Don't do that, do this

Don’t Do That, Do This.

In Productivity by Teague LoughmanLeave a Comment

Productivity secrets from 10 successful young entrepreneurs

To be a successful entrepreneur (or successful at anything) you have to know how to get stuff done.

We’ve all experienced it at some point — that moment of the day when you’re sitting at your desk and you lose all focus. You grab your phone and check Twitter, reply to some texts, and surf your favorite websites. You have a laundry list of tasks to get done, but you can’t seem to focus on anything.

To try and beat this efficiency slump, I researched what productivity tricks work for successful young entrepreneurs. Here’s what I found:

1. Journal daily no matter what

Anna DiTommaso, 27-year-old founder of Creative80, says you should journal every single day, even when it seems like there’s no time.

Writing is a way to help process things. It clears your mind of thoughts that would otherwise sap your energy and provides a sounding board for ideas.That’s important when you work alone. It also gives you a point of reference for when you fall on tough times and want to find your way back to good. When I write on a daily basis, I am much more productive and hold myself to much higher standards. Even when I am working a 14 hour day, I realize the necessity of writing.

2. Schedule fun activities outside of work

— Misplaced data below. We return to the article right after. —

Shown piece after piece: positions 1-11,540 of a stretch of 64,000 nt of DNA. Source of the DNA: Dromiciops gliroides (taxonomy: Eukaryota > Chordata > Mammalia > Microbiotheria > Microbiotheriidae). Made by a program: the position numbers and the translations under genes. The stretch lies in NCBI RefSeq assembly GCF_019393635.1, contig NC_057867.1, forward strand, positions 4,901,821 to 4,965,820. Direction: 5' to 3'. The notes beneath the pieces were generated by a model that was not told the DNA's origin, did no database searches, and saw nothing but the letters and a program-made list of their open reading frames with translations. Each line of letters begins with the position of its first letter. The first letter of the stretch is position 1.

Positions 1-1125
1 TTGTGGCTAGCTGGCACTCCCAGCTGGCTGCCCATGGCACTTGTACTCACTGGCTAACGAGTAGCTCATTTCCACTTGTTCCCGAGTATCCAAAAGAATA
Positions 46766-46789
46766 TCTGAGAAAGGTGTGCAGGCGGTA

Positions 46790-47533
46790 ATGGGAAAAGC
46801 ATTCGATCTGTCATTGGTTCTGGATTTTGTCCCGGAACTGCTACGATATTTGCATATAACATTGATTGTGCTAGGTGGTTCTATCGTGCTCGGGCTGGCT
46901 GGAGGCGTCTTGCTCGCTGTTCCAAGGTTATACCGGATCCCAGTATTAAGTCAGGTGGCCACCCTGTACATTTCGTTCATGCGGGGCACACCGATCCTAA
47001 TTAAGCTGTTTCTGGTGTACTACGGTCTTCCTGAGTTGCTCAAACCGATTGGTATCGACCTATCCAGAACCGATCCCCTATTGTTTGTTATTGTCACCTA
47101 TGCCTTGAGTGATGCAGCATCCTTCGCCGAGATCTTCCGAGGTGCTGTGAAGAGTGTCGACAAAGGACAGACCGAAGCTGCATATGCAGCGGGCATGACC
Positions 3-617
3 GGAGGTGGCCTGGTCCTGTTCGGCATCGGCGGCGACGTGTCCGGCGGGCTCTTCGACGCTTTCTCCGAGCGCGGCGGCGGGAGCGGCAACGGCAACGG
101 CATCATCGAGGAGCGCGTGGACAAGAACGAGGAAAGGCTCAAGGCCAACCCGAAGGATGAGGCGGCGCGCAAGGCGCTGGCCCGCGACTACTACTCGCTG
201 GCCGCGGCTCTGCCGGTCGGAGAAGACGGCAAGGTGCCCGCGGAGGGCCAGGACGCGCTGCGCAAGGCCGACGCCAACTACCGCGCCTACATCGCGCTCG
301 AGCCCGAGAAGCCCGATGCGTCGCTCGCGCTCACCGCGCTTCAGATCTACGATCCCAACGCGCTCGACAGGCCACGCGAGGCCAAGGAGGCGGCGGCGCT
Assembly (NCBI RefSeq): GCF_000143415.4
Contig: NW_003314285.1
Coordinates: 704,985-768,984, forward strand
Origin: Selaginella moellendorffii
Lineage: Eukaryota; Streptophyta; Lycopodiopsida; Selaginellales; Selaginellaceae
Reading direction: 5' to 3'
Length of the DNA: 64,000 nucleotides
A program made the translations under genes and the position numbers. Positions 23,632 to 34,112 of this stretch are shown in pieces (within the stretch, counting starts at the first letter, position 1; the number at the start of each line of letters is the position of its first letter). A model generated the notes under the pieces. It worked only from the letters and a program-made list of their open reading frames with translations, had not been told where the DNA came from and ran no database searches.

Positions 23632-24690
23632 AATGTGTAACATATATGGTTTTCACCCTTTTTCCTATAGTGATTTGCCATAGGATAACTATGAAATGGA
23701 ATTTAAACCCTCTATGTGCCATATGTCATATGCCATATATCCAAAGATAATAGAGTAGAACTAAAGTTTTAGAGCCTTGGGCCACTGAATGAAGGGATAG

Tim Halberg, 34-year-old founder of Tim Halberg Photography, suggests you should schedule fun activities outside work to motivate you to finish on time.

Schedule activities outside of work, like a round of golf in the afternoon. I’ve found this forces me to get my work done in time to get out the door. It’s funny how much you can get done when presented with a hard deadline. I discovered this by taking a two week backpacking trip and realizing my business was caught up before I left and that nothing died while I was gone. I decided I needed to recreate this as a normal piece of my weekly schedule.

3. Do the work you need to do

Cody McClain, 24-year-old founder of SupportNinja, says you still have to do the stuff you don’t want to do.

As an entrepreneur for 10 years now, I’ve learned that you have to do things even if you don’t feel like it. There is nobody above you forcing you to do the difficult parts. At some point I realized this is not school anymore and there is no teacher giving me an assignment that is due next week. Part of becoming an entrepreneur is realizing there is never a right time to do the things you need to do in order to move the business forward.

4. Purge your brain every morning

Jay Clouse, 23-year-old COO of Tixers, suggests you dump everything out of your mind first thing in the morning.

For the first 1-1.5 hours of my day, my brain is not prepared to start work. Every morning, the first thing I do is work out. By doing this, I can order my thoughts while I work out, and also knock off one of my daily needs. This prevents me from trying to “end” work early to get to the gym, because it’s already done.

5. Turn off notifications